My colleague Honor Moorman recently published a chapter in the Classroom 2.0 book explaining how networked learning is a student right. I couldn’t agree more. But students need to see how global collaboration works. Here, Honor shares educator tips on how to connect and communicate with other teachers around the world.
The Connected Educator Month theme is “Network to learn, collaborate to innovate.” Throughout August, educators have been participating in numerous networked learning opportunities. As this month-long initiative comes to a close, it seems appropriate to ask ourselves, “Now what?”
Now that we’ve experienced networked learning for our own professional development, how can we extend this kind of globally connected authentic learning opportunity to our students?
Three years ago, my colleague Cassie Allen and I began teaching 21st Century Global Leadership, a high-school course we designed to help students develop global competence. And while we accomplished much in the first semester, we soon recognized there was a key component lacking. Students were investigating the world, weighing perspectives, communicating ideas, and taking action, but only within the limited context of our school in San Antonio, Texas.
What was missing? The opportunity to not only learn about the world, but to learn collaboratively from and with others in world.
We joined the Flat Classroom Project and it transformed our class. Students were not only investigating the world, they were doing so collaboratively with peers around the globe. They were not only recognizing different perspectives, they were interacting with their colleagues to compare different worldviews on the subject they were studying together. Ultimately, our students took action by communicating their ideas to a truly global audience in a virtual summit. And in the fall of 2010, we gained an even broader global audience by participating in the first annual Global Education Conference.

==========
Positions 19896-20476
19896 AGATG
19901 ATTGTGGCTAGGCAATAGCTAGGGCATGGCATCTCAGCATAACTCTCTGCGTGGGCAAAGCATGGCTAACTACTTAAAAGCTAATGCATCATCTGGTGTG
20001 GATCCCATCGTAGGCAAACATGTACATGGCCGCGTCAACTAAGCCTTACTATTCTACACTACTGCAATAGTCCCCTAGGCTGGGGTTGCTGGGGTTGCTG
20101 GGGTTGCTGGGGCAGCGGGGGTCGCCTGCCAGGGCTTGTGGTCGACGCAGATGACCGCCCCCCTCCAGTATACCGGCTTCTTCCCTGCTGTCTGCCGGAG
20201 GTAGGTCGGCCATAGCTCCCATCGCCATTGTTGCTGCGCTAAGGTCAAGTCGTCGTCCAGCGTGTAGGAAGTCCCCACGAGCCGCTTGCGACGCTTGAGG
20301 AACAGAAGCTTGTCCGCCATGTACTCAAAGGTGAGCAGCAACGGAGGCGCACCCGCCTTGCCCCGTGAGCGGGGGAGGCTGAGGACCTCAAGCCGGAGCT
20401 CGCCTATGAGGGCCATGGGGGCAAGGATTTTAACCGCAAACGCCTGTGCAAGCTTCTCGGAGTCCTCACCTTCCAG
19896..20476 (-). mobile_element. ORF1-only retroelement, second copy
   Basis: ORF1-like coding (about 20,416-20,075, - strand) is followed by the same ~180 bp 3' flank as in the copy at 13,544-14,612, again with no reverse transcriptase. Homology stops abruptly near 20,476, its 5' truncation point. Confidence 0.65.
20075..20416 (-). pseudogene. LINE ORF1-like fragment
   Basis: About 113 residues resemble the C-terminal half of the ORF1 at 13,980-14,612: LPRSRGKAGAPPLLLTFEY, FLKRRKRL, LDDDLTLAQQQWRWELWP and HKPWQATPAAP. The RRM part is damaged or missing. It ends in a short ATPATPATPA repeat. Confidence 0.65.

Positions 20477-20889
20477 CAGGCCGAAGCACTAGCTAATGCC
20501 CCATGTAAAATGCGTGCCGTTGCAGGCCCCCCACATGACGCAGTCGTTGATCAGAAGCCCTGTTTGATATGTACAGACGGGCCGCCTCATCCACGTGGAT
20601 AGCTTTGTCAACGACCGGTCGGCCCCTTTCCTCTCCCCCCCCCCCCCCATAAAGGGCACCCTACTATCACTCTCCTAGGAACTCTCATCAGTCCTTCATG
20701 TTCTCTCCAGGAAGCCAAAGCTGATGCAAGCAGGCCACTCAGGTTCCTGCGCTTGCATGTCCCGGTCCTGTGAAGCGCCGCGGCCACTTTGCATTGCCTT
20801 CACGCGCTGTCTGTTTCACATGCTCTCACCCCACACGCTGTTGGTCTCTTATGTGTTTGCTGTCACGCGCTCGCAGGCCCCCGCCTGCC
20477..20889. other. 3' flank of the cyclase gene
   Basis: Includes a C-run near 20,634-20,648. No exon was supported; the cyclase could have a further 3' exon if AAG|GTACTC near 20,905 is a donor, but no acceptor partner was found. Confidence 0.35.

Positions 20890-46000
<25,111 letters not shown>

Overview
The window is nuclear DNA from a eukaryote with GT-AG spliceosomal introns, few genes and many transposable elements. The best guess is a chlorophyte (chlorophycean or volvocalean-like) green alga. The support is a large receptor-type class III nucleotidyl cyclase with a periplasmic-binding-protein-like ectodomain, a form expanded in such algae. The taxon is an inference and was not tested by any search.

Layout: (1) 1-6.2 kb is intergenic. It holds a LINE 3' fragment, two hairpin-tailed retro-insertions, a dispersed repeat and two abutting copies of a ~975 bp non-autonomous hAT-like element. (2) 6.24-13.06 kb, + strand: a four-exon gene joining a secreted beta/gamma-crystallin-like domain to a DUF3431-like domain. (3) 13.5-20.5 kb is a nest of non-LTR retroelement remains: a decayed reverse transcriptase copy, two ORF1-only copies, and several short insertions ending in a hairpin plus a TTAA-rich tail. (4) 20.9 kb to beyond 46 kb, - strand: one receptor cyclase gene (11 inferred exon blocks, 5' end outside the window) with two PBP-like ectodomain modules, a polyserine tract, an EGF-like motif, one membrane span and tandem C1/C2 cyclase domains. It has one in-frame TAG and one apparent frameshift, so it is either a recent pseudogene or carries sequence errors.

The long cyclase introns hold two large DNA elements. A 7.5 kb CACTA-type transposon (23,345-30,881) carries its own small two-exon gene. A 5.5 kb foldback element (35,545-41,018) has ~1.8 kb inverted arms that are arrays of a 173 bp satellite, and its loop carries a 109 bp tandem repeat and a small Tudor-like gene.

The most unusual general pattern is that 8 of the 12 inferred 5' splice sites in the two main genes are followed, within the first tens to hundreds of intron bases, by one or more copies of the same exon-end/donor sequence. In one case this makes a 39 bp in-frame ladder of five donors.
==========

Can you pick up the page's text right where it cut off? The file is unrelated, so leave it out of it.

Fellow global educators often ask me for advice on finding other classrooms to partner with or global collaboration projects to participate in. The first step is to become a connected educator: establish a connection with other teachers who will become your virtual colleagues. There are two key networks I recommend for connecting with potential partners: the Global Education Conference Network and the Classroom 2.0 community, especially the Distance Collaboration Group.
My best advice is to tap into an existing project. There are lots of them! But before you begin your search, take a few minutes to define what kind of project you’re looking for.
What areyour project goals? How will you incorporate your content area standards in addition to giving your students opportunities for developing global competencies? What time frame do you have in mind? Are you looking for a long-term project or a short-term one? What scope do you have in mind? Are you looking to connect with a single teacher/classroom/school or multiple partners? What kind of partner(s) are you looking for? Grade level? Subject area? Location?
If you’re not sure what you’re looking for, or you’d like to see some examples for inspiration, you might start with the networks I mentioned above. Or take a look at Connect All Schools whose goal is for all U.S. schools to connect internationally by 2016. They are collecting stories to document how this is happening (here’s a link to mine).
On Tuesday, I’ll share links to all kinds of projects that offer you and your students opportunities for connected learning and global collaboration.
To discuss this and other ideas surrounding #globallearning, join us for a Twitter chat August 30 at 8:00 PM Eastern.
The opinions expressed in Global Learning are strictly those of the author(s) and do not reflect the opinions or endorsement of Editorial Projects in Education, or any of its publications.